Forty two and a half minutes after launch, the second stage will restart for its second burn, which will last sixty seven seconds. Four minutes and twelve seconds after completion of the burn, the STSS-Demo SV-1 spacecraft will separate. Following a series of reorientation manoeuvres, the SV-2 spacecraft will separate seven minutes and twenty five seconds later. The satellites should separate into a circular orbit at an altitude of 1350 kilometres, inclined at 58 degrees.
Following spacecraft separation, the second stage will perform an evasive burn, and a depletion burn. The five second evasive burn will begin 108 minutes and 20 seconds after launch. Six minutes and forty seconds later, it will restart again for the depletion burn. This is expected to last around twenty six seconds, and will use excess fuel in the stage to minimise risks of it causing an explosion in orbit.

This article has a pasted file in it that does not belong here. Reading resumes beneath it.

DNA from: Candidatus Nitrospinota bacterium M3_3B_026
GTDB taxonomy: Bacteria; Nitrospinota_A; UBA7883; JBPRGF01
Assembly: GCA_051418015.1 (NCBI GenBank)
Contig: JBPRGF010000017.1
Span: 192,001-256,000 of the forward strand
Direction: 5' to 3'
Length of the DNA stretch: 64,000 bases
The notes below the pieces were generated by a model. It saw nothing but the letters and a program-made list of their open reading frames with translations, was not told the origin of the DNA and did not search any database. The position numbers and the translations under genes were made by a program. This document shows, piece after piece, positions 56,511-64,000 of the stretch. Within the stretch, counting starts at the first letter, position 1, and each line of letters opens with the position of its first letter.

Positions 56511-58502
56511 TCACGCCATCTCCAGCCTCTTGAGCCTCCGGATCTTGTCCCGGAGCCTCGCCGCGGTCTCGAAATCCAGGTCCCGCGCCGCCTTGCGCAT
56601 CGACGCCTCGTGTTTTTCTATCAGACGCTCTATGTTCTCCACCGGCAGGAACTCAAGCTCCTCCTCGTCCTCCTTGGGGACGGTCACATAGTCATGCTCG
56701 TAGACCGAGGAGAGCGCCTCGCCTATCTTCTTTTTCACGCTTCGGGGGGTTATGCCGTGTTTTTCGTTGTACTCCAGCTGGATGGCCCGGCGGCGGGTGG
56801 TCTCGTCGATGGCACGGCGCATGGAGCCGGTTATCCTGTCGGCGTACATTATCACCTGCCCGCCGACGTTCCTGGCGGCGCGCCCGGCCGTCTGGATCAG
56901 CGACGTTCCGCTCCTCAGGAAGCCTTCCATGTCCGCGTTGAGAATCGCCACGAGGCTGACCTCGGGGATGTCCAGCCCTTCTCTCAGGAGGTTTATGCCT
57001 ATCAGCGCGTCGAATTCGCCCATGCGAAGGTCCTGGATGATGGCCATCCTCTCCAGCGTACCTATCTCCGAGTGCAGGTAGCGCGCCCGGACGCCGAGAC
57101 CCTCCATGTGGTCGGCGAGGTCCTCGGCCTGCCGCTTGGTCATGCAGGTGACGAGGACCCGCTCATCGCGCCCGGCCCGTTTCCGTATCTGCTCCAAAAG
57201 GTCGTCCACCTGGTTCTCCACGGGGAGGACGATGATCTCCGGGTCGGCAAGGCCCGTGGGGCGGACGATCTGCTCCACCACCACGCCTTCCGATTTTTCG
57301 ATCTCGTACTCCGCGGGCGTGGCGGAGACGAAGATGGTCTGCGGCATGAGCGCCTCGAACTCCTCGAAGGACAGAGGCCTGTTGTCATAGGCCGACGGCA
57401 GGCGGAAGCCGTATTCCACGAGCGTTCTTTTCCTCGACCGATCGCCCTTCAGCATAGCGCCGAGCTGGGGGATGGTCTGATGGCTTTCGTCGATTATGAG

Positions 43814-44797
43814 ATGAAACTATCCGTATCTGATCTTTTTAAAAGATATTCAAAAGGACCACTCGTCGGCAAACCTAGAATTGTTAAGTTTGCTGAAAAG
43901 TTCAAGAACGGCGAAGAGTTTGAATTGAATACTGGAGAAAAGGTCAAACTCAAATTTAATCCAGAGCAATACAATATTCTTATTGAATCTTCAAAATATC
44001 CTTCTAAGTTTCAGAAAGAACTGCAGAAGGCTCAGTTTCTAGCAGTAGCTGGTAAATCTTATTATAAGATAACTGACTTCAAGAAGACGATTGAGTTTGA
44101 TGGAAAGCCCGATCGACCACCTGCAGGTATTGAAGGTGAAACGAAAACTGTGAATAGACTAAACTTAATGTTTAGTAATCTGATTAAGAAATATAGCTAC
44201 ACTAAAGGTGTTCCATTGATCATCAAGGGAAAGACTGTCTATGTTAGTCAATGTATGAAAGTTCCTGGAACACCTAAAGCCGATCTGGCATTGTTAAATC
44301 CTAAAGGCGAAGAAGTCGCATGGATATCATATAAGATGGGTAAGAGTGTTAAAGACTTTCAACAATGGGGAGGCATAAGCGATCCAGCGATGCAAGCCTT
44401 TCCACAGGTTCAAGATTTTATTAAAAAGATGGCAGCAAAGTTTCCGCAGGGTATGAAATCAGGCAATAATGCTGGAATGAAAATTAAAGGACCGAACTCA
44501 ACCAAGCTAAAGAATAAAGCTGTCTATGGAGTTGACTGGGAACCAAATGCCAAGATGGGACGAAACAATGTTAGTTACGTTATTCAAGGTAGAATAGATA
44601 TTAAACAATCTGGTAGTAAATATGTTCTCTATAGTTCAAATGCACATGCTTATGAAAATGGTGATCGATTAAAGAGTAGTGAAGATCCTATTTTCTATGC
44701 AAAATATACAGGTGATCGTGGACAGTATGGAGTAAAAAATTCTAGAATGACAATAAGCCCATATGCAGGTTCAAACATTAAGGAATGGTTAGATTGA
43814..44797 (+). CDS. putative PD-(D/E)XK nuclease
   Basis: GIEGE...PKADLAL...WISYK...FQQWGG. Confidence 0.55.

The launch will occur from Space Launch Complex 17B at Cape Canaveral, a launch pad which was first used for tests of the Thor missile in 1957. It was subsequently used by a series of Delta rockets, followed by the Delta II in 1989. It was subsequently modified to accommodate the Delta III rocket, which first flew in August 1998. All three Delta III launches occurred from SLC-17B, and the modifications made for the Delta III also allow it to support the Delta II Heavy.
Wednesday’s launch is the 145th flight of the Delta II, and marks the last US military payload on the Delta II manifest, however the launch is being conducted under a contract with NASA rather than directly through the US military. The Delta II is currently scheduled to make its next flight on 6 October, with the WorldView-2 commercial imaging satellite. The next Delta II launch from Cape Canaveral will be in 2011, with the GRAIL mission to the Moon.